Not long ago a Japanese man decided to consign to auction his substantial collection of Impressionist and Modern art. Christie’s and Sotheby’s, the world’s two major auction houses, were consulted; each put together a sumptuous proposal detailing their expertise, their marketing plans and their generous terms of business. They were so similar, however, that the man couldn’t decide between them. So he called the head of each company’s Japanese branch into his office and asked that they settle the matter with a game of Paper, Scissors, Stone. Christie’s won.
It’s scarcely believable. But then, so much of what happens in the ghastly, fragrant, perfidious, endlessly compelling place known as the art world leaves one feeling incredulous (not least the sums of money involved). Philip Hook’s new book, an ‘A–Z of the art world’, is full of such stories, all gleaned from Hook’s many years in the business: he has been a director of both Christie’s and Sotheby’s, as well as an independent art dealer and, until 2003, a regular on the BBC’s Antiques Roadshow. He writes self-deprecatingly about his experiences – one punter on the Roadshow tricked him with a fake Dutch landscape by ‘Hertz van Rental’ – and conveys his deep knowledge companionably. The book offers both an insight into a complex industry and a glance at the history of art from the perspective of the auctioneer.
Hook is fascinated by what sells and what doesn’t. Paintings with even a dash of red in them will be more valuable than those without; everyone wants a blue Chagall; the same colour works for Miró (‘the colour of my dreams,’ said the artist). A smile is better than a scowl, especially with the Impressionists (Hook recalls a fine Matisse interior, the value of which was, in his opinion, 75 per cent lower than it might have been simply because it featured a lady with a downturned mouth). But while anger is bad, angst is highly saleable: it’s the ‘trademark emotion of twentieth-century man’ and the ‘imprimatur of artistic sincerity’. Hook tells us all this with tongue partly in cheek. An entry on Alfred Sisley reads:
The ideal Impressionist landscape by Sisley is easily prescribed. It should feature: 1. blue skies; 2. water in which the blue sky is reflected; 3. foliage through which plays dappled light; and 4. it should measure at least 60 x 73 cm. The absence of any one of these elements will reduce the value.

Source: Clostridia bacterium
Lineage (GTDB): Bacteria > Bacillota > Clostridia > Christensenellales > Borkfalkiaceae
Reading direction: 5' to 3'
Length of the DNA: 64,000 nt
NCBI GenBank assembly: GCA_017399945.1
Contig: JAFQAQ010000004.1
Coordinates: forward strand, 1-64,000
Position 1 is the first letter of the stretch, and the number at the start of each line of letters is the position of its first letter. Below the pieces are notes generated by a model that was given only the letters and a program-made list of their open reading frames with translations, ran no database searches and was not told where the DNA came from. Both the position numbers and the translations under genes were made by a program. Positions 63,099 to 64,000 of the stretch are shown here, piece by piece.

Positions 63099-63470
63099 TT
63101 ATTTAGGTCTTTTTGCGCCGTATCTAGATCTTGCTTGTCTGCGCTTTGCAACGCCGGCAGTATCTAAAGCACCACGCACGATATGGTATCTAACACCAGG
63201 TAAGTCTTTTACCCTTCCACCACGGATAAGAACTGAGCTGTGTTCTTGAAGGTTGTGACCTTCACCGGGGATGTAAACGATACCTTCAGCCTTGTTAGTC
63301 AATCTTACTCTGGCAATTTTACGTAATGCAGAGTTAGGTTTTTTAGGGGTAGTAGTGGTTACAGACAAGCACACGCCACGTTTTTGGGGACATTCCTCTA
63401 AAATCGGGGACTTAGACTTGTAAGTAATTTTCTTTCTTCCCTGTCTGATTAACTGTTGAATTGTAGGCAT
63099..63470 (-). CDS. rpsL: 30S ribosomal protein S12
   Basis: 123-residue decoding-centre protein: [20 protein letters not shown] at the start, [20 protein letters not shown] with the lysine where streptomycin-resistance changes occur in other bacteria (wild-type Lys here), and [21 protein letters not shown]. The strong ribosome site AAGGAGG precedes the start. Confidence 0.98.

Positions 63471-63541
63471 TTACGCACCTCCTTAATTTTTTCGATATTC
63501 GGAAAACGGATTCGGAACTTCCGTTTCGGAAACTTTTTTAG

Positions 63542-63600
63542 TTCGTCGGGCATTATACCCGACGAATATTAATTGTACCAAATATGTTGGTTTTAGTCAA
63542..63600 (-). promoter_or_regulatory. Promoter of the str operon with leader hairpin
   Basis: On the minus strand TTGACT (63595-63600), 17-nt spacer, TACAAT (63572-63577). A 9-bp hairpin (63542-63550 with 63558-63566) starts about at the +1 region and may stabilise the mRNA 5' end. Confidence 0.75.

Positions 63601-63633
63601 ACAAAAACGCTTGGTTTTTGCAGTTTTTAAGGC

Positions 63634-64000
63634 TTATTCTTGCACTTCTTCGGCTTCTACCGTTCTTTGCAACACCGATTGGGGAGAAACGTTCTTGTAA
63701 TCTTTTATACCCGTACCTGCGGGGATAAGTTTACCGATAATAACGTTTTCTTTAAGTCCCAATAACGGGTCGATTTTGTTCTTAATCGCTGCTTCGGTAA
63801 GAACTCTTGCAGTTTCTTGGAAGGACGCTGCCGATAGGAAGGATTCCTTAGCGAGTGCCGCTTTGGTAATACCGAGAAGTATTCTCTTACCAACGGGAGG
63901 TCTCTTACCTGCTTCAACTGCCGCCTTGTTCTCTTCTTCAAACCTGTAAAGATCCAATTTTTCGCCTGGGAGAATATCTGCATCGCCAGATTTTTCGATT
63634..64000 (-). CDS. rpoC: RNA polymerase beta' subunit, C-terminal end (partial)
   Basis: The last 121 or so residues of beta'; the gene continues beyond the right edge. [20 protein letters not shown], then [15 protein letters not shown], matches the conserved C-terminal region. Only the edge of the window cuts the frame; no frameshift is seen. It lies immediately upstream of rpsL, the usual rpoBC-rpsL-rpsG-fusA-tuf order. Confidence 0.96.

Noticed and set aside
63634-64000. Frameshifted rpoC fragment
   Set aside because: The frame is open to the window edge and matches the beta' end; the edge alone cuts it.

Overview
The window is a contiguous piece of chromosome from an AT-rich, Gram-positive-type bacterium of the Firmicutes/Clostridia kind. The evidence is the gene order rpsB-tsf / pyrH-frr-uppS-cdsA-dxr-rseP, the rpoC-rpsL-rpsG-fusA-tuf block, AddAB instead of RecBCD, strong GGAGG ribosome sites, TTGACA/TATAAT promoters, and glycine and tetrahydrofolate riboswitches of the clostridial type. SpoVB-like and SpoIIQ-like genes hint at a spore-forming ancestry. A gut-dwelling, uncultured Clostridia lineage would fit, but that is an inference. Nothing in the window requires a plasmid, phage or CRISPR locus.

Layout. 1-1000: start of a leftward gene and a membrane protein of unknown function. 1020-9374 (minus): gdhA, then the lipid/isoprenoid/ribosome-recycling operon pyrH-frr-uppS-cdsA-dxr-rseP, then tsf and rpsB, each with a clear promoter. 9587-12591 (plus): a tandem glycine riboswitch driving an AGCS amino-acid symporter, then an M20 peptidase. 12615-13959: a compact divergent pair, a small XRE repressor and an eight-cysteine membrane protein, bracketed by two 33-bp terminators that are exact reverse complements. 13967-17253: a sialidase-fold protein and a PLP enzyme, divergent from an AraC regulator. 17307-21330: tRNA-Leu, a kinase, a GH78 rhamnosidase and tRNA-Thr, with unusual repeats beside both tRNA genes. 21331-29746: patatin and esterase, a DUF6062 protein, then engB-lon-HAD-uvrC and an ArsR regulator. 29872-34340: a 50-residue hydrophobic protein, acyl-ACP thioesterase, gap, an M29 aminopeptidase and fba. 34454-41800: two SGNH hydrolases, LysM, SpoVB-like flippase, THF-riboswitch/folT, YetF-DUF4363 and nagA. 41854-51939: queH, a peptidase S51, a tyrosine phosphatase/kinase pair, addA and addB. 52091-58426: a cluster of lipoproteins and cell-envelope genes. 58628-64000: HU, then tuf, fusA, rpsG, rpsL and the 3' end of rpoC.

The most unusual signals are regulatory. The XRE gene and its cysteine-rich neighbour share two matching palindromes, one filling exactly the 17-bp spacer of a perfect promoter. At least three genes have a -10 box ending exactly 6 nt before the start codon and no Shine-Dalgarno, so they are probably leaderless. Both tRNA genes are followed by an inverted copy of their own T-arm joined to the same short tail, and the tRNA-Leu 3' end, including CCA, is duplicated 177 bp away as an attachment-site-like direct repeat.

The word most beloved of the art world is ‘iconic’. Buyers want a painting that will be instantly recognisable to their guests. Why on earth would you spend millions of pounds on a non-Pointillist Seurat? This is art as a ‘strongly branded product’ and Hook is aware of the consequences. With living artists, the danger is that ‘branding encourages sameness and discourages radical experiment’; with the art of the past, works that are not seen to be typical fall by the wayside. Hook traces the branding of artists back to 19th-century Paris and the Impressionist dealer Paul Durand-Ruel, who popularised single-artist exhibitions as a way of commodifying and selling those who had been excluded from the annual Salon, where paintings were traditionally exhibited.
There are entries in Breakfast at Sotheby’s on everything you might need to know about the art world, from forgeries and the practice of restoration to postwar restitution and theft (art is stolen mostly for the insurance money). Alongside all this are various potted biographies of artists, guides to particular styles or subject matters, and some entertaining lists – middlebrow artists, artists in fiction, spoof artists and so on. A glossary at the end contains some tasty examples of contemporary art speak: ‘evidence’ (‘often used as a verb, I’m afraid’); ‘passionately deployed capital’; ‘thematization’; and that horrible pair ‘gnosis’ and ‘praxis’.
It’s not a deep book. The A–Z format lends itself to dipping, not reading through; Hook does not give himself room for more than a cursory exploration of any particular subject. There is a sense of toothlessness, too: Hook is a company man (he’s still a director of Sotheby’s). He goes easy on the Christie’s–Sotheby’s price-fixing scandal of the 1990s (‘a classic case of Anglo-American misunderstanding’). His anecdotes can be rather inconsequential, as if he has trained himself not to risk endangering a sale or offending anyone: you can imagine him leading you gently by the elbow through the saleroom, from picture to picture, with a harmless story about each. Nonetheless this is an accessible, authoritative, often very funny guide to the art world.